“If the damasking of a kris only reach within a finger’s breadth of the point, and if it reach the edge, it is inauspicious for combat. Should the damask not be even with the point, a stab made with such a kris would err; but if even, then the kris will never deviate, although its possessor lose strength to thrust; still, by the grace of God, it will hit the mark should he cast it at his adversary. If it be damasked on both sides, it is good ; but not so should the damask be separated at intervals.
“If the damask on the point be that of Alif besar (a damask running in the shape of the Arabian letter Alif}, the kris is good for combat; but it is not lucky to wear such a weapon while trading, nor one in which the damask runs from the pangkal (the stem which runs into the handle), to the tali.
“If it possess the Alif damask near the handle, the middle, and point, it is very auspicious for commercial transactions; men cannot resist the force of the possessor’s arguments ; should it be worn whilst planting, the crop will be fruitful. The possessor will be irresistible in fight, nor can any person thwart his wishes.
” If the kris (called Tuah) have the pamur kittilang, or the bird’s-eye damask, at its point and stem, it becomes entitled to the appellation Manikam di Ujong Gala (the ruby at the end of the pole). The possessor of such a kris is most lucky. If the damask be that of batu ampar, and reach to the ganja (the lower part of the blade immediately above the ikat tali, it ensures the safety of the wearer.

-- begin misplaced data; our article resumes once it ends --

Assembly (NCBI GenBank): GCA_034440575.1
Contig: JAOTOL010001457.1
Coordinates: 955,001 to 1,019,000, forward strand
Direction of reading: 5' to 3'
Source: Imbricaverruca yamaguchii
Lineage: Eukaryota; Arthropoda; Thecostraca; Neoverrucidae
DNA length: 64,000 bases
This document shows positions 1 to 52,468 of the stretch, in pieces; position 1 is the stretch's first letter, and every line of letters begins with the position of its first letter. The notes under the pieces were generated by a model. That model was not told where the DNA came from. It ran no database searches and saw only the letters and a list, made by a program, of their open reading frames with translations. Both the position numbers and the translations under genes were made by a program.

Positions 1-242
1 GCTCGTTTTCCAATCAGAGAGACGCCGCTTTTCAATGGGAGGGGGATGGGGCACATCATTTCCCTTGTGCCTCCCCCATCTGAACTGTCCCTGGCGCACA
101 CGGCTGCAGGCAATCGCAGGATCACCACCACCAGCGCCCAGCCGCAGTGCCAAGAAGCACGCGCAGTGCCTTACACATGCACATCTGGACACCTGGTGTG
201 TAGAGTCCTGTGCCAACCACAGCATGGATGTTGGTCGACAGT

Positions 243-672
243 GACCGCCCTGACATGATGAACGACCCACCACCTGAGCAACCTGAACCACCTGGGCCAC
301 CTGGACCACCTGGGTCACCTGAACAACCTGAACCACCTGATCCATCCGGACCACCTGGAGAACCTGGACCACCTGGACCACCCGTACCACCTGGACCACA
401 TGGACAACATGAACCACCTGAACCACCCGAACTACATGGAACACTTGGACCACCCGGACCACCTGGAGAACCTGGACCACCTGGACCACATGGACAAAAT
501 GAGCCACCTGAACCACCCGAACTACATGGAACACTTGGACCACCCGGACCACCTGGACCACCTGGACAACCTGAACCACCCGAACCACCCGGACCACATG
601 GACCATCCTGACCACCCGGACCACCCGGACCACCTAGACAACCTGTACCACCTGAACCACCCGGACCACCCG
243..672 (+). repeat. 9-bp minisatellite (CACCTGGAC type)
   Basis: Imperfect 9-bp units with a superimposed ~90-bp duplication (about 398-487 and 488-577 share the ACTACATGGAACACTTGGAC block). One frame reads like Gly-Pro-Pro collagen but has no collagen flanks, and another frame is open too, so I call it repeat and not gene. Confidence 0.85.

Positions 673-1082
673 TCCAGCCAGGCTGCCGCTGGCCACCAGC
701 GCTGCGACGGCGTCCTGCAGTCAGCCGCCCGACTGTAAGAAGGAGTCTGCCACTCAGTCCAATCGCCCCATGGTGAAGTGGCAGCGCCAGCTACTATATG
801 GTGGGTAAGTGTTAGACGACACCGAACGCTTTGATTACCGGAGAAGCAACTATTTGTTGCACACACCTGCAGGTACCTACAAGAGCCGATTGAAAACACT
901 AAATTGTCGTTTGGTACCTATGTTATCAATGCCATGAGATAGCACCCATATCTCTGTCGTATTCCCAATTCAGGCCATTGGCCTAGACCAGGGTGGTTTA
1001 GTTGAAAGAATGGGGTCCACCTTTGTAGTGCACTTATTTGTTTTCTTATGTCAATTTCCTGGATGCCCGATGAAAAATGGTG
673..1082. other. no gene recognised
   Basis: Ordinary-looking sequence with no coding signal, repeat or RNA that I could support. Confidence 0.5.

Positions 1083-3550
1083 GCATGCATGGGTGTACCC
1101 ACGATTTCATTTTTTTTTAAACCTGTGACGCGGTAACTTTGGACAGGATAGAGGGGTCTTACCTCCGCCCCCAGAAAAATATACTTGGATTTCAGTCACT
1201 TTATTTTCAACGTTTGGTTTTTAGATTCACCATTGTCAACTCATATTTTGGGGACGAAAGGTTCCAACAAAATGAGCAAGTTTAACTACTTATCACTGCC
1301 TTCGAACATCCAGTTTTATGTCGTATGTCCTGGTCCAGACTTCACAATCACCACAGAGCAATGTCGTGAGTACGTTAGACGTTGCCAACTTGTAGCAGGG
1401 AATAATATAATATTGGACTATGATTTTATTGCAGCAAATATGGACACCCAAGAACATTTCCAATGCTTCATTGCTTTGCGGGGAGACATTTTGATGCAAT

“FASL II. ON THE BLADE OF THE KRIS
“FASL III. ON THE BADIK, OR SENDRIK
“Should the back of the blade be damasked and streaked, it is good ; and also, if it has the pamur belanga in one or two places only, and on its back. If the damask run waving from the top to the bottom of the back, it is very auspicious.
” How to damask krises
“Place on the blade a mixture of boiled rice, sulphur, and salt beat together, first taking the precaution to cover the edges of the weapon with a thin coat of virgin wax. After this has remained on seven days, the damask will have risen to the surface; take the composition off, and immerse the blade in the water of a young cocoa-nut, or the juice of a pineapple, for seven days longer, and wash it well with the juice of a sour lemon. After the rust has been cleared away, rub it with warangan (arsenic) dissolved in lime juice; wash it well with spring water; dry, and anoint it with cocoa-nut oil.
Source: Walter William Skeat. MALAY MAGIC: An Introduction To The Folklore and Popular Religion Of The Malay Peninsular. London: MacMillan & Co. Ltd. 1900.